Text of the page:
I think food publications in particular have it rough right now. Restaurants seem to think inviting food writers to come eat and drink for free in the hopes than an article will come out of it is somehow “support.” Owners need to start recognizing that local publications are the main communication vehicle with the general public about what they are doing: dish and drink specials, new menus, events, etc. Without professionally written and managed publications, words don’t get written. New platforms like Instagram are great for pictures but these don’t tell your story.
Houston Food Finder – what should we know? What do you guys do best? What sets you apart from the competition?
Houston Food Finder’s focus is on creating content about Houston’s bar and restaurant scene of the highest quality. That means good writing, thorough proofreading and big, beautiful photos. Daily publications are under huge pressure to break news and generate a certain amount of content. That means often low-value articles are rushed out with errors. While sometimes we do have to rush to meet a deadline, it’s much more important that our articles are correct. We have never had a single complaint about misquoting an interview subject and I’m very proud of that. If we do get a fact wrong, we correct it right away and note the correction. My joke is, “We will serve no story before its time,” a throwback to the old Paul Masson wine commercials featuring Orson Welles.
Our readers’ trust in what we publish is one of our most important values. For that reason, we always identify sponsored content — but we also strive to ensure that even that is very informative and worth reading. We also align well with advertisers who share our emphasis on quality. It’s easy to talk up a business that you truly love and believe in!
What is “success” or “successful” for you?
As I noted, financial success is eluding us. I hope we find it because I know I built the perfect job for myself and it would kill me to lose it. In all other ways, I’ve already found success.
As an editor, I get to work with talented writers and encourage them to pursue continuous improvement in their craft. Being a publisher challenges the business side of my brain. As a writer myself, I talk regularly with the best people in Houston’s bar and restaurant industry and it’s always interesting.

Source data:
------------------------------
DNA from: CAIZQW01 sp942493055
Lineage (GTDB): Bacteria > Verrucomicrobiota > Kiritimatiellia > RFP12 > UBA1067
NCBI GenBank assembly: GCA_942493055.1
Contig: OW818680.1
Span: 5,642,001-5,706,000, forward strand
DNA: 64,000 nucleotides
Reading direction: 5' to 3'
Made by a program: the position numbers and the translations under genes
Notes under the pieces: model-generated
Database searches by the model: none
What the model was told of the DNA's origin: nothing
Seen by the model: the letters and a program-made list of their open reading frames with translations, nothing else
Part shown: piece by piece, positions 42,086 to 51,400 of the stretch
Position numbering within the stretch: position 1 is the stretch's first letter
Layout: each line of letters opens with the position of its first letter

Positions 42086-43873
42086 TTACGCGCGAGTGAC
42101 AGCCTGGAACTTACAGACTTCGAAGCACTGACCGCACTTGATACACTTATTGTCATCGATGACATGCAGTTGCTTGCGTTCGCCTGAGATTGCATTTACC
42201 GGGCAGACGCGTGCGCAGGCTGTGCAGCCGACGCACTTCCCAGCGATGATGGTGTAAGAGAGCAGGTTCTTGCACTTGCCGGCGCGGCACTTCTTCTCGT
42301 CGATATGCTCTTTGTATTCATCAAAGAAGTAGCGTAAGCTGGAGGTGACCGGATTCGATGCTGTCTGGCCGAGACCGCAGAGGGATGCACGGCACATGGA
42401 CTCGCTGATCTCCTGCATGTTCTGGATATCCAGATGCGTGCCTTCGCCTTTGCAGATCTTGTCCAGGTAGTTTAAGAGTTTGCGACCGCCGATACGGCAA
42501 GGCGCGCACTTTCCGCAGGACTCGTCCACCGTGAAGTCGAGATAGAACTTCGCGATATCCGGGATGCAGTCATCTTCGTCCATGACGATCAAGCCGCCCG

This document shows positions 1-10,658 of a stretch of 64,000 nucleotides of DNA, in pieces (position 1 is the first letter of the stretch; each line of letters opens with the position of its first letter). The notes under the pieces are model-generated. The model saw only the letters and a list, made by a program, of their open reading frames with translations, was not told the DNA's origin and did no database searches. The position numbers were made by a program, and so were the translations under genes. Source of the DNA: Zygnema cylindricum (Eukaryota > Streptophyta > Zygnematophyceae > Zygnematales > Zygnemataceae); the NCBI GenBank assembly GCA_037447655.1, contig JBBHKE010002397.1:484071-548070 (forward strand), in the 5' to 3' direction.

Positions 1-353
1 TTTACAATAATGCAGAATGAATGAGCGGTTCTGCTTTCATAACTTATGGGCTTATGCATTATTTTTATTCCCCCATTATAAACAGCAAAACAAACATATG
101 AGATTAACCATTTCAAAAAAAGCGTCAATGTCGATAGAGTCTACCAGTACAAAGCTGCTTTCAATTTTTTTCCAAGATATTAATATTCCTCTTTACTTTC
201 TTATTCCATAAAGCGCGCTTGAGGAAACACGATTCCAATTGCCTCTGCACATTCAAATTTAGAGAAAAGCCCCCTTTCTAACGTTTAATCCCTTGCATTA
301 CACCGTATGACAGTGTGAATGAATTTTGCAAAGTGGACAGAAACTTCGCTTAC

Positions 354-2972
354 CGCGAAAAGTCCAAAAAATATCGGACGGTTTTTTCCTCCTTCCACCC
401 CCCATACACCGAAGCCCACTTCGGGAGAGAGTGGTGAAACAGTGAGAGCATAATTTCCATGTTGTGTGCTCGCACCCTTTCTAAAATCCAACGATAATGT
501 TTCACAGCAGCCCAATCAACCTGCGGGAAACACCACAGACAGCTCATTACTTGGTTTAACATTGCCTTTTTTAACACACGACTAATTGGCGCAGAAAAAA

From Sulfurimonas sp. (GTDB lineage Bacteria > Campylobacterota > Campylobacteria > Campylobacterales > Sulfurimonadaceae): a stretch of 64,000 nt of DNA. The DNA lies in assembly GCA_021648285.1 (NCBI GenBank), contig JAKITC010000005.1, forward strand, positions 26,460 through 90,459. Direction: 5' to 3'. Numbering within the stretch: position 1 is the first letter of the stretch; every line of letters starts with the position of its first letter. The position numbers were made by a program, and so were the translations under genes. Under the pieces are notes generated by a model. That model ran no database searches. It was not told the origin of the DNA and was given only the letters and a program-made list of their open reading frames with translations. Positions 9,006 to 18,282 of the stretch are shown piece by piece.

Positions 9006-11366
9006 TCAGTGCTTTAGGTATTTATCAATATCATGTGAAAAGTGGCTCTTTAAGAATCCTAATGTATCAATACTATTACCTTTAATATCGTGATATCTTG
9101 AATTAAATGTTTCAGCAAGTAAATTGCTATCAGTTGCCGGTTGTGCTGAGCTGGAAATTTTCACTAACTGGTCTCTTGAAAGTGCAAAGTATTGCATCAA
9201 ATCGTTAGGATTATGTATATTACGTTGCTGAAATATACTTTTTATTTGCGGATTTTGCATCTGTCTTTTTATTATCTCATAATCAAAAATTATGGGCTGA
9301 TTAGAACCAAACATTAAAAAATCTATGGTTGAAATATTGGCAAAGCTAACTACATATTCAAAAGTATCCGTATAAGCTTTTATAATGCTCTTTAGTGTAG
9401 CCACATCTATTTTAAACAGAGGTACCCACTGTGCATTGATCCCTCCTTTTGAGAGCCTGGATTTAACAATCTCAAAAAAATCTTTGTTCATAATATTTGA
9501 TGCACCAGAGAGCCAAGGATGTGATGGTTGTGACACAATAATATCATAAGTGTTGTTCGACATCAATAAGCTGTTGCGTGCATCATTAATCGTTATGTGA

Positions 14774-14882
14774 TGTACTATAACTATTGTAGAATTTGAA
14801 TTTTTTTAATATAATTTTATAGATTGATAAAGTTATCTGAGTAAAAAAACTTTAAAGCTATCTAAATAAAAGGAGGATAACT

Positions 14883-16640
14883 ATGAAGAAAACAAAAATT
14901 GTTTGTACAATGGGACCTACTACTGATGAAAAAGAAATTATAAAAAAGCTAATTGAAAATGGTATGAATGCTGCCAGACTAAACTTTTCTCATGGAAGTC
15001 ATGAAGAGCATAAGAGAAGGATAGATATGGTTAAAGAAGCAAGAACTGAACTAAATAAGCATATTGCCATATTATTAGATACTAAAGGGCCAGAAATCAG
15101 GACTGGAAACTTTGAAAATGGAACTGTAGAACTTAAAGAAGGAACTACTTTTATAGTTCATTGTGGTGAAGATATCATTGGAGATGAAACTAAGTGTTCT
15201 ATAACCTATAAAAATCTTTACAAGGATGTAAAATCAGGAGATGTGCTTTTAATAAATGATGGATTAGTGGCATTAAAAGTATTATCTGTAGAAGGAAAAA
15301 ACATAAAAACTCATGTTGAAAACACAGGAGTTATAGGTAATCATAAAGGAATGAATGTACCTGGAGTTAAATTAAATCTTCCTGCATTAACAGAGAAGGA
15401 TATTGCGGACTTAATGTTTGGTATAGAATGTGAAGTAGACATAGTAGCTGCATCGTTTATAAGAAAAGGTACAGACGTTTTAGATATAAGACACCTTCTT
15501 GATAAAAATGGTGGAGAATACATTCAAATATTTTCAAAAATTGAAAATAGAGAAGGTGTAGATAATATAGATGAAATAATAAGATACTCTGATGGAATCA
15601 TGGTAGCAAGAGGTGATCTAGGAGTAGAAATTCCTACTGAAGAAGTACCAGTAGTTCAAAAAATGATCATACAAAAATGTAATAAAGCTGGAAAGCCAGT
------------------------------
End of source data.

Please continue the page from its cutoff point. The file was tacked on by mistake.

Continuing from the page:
I’ve had amazing experiences thanks to this work. I’ve interviewed Anthony Bourdain, Ming Tsai and Rick Bayless. I got picked by the Italian-American Chamber of Commerce of Texas to go to Italy and become better educated in authentic Italian ingredients, wine and culture. I literally watched the last three Houston chefs who won the James Beard Foundation “Best Chef Southwest” award in person with my own eyes. My work as a writer and editor gives me experiences I never even dreamed of before. My life is often an adventure and for me, that is a kind of success.
- Advertorial (custom article about your business) $300
- Social media package (same message across Facebook, Twitter and Instagram) $100
- Newsletter ad: $50
- E-blast to our subscribers (sponsored email): $150
- Club Houston Food Finder Tastemaker event at your bar or restaurant: $1,000
- Ticketed, promoted Houston Food Finder event at your bar or restaurant: Varies
- Website: https://houstonfoodfinder.com/
- Phone: (832) 314-4043
- Email: firstname.lastname@example.org
- Instagram: https://www.instagram.com/HoustonFoodFinder/
- Facebook: https://www.facebook.com/houstonfoodfinder/
- Twitter: https://twitter.com/HTownFoodFinder
Chuck Cook Photography
TRIBUTE at The Houstonian